Myers tools stand out immediately. He has quick hands that allow him to wait on pitches while still getting the bat through the zone. He struggled last year with pitches on the inner half of the plate, despite good batspeed, but was able to adjust later in the year by altering his batting stance to open him up and allow him to get his hands inside the ball better. Power isn't, or wasn't, a natural part of Myers game, as his swing didn't have the plane to create loft to hit home runs. He had enough strength and bat speed to do it, but his swing wasn't geared for it. It's likely he's made an adjustment this year, though it's also possible that at 21 years of age, he is simply growing into his strength. As he continues to fill out, he will hit for more power with some going as high as 30 home runs annually in his prime, with others settling in at 25+. His approach was considered major league ready before the season began, and despite the decline in his walk rate, it remains a weapon for Myers at the plate. Defensively, Myers has the tools to contribute on both sides of the ball, but not the skills at the moment. His arm was a plus behind the plate, and remains so in the outfield. Where he struggles is in his routes to the ball, though that should improve given enough reps. Despite being a catcher early on, Myers has above-average athleticism that should allow him to excel in a corner outfield spot. So far in 2012 Myers has seen time in center field in addition to the corner outfield spots, and has even recently been given a look at third base. He would be a stretch in center field, but may be able to fake it for a few years, and has the tools to contribute at third, but would be well served to see a lot of reps in the minors if he was going to play there long term. Given the presence of Mike Moustakas, it's likely the Royals are just increasing Myers versatility and value by giving him time at these positions. Speed is not an aspect of Myers game, though he did reach double digits in both 2010 and 2011, getting 10 both years. Makeup is a plus for Myers as well, as he's known to take extra rounds of batting practice to maintain his swing.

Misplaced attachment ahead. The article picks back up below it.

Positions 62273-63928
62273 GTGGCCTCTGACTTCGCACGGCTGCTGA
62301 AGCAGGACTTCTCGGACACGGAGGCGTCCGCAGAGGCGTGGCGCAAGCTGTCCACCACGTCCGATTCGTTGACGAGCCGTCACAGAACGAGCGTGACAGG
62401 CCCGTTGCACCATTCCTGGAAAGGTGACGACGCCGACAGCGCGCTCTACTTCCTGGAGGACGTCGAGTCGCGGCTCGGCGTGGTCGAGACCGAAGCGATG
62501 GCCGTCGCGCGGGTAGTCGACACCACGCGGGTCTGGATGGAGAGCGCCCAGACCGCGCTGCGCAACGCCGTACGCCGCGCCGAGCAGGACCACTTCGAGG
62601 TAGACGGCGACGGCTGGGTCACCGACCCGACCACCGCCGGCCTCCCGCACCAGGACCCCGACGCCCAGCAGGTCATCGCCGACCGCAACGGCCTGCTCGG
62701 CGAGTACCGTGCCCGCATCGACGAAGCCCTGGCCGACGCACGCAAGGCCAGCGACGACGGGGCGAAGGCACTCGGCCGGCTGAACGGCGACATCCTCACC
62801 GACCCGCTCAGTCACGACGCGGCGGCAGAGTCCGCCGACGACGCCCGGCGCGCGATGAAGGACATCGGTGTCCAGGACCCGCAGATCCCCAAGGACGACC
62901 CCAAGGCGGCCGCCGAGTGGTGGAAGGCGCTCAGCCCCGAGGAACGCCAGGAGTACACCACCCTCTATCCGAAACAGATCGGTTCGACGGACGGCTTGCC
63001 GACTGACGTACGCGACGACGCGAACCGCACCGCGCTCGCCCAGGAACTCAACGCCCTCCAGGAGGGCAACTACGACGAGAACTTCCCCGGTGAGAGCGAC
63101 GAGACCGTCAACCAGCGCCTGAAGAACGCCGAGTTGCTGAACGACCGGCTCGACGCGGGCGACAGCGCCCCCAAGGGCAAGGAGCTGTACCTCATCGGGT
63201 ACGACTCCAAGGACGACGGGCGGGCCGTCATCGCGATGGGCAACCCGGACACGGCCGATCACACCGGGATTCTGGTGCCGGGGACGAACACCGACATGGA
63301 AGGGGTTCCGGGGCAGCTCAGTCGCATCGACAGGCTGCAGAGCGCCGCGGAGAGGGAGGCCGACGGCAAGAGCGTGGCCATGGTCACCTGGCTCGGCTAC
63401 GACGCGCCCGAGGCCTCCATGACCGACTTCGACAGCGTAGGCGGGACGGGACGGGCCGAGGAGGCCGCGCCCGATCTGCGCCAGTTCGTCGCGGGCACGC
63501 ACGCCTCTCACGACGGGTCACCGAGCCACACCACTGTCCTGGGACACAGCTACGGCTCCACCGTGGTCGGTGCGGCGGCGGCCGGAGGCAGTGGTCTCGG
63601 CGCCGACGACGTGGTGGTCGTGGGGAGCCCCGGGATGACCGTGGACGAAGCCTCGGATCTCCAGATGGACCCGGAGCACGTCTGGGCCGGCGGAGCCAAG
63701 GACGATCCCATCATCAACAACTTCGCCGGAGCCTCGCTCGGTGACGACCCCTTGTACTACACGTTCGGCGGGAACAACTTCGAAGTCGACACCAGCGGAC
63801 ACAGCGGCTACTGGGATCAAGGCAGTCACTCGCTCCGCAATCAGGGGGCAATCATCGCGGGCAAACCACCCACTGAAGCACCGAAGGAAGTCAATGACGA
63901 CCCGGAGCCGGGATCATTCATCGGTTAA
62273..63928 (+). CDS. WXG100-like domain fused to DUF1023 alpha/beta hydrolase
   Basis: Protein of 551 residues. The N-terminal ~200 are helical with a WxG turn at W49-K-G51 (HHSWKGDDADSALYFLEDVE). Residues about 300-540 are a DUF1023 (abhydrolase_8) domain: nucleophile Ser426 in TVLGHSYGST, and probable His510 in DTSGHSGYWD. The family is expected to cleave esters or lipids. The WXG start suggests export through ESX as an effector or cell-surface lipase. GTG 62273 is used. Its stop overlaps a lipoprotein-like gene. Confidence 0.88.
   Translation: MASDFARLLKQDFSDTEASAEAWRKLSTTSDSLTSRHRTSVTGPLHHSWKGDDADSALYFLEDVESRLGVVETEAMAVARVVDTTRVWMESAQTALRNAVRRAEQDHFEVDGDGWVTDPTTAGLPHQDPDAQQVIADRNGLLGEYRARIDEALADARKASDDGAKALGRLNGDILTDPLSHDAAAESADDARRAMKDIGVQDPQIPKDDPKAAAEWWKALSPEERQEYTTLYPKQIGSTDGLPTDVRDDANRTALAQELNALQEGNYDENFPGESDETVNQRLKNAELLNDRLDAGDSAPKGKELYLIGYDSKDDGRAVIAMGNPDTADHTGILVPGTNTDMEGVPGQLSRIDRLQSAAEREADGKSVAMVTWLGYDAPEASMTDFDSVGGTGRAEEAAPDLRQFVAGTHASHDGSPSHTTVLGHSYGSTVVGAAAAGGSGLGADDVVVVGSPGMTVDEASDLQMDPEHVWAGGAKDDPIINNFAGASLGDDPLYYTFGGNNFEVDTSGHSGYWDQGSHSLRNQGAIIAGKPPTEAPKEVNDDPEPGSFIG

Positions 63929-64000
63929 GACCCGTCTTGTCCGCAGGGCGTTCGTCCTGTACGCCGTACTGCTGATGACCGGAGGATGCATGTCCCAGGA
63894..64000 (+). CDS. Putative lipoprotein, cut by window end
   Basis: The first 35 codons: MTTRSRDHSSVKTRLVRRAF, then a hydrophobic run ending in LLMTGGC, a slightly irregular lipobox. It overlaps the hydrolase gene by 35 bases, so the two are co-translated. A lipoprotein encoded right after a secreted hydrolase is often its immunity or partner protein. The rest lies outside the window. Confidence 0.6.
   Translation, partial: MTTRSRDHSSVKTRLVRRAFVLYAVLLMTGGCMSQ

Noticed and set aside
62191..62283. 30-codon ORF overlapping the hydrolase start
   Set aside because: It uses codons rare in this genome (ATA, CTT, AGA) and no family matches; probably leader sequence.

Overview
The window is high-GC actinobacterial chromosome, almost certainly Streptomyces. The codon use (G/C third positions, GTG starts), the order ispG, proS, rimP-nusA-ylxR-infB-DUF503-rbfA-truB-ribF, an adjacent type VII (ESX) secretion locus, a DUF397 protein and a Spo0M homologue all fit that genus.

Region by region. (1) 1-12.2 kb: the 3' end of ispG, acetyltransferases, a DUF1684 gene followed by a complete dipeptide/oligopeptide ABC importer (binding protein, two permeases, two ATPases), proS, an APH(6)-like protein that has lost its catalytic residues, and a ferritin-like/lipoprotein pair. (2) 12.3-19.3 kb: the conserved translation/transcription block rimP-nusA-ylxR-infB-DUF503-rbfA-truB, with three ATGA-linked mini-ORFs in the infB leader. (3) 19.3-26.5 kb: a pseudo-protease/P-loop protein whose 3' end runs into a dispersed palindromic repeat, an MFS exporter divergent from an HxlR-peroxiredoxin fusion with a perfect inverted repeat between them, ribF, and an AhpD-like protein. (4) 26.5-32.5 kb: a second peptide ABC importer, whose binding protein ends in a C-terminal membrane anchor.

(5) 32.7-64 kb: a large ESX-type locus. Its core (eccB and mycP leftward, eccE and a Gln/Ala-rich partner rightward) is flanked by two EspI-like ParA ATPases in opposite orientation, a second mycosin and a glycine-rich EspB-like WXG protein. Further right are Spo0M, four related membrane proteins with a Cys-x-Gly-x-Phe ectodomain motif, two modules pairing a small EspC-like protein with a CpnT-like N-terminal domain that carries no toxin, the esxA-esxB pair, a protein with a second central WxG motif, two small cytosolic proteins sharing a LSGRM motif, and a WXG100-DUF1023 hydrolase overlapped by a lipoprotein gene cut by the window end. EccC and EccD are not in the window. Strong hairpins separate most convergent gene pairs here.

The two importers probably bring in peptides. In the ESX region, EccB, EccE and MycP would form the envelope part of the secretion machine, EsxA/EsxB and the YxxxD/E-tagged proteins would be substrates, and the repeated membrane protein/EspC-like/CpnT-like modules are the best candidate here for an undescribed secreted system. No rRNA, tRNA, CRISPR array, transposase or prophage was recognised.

Triple-A will be a good test for Myers as he's torn through the Texas League in his second go round, and could use a new challenge. I am absolutely enamored of Myers, and see him as a well above-average hitter with plus power as he grows into his frame. Scouts have thrown grades as high as 70 on his future hit tool and 60 on his future power. To be sure, there are things Myers needs to refine, but he has an all-star starter kit when it comes to tools, and is knocking banging on the door to Kansas City. I'd be concerned if I were Jeff Francouer, though the possibility of Myers breaking into the big leagues in center field is a very real one.

Follow me on twitter: @cdgoldstein

Source Material:

Baseball America
Keith Law
Baseball Prospect Nation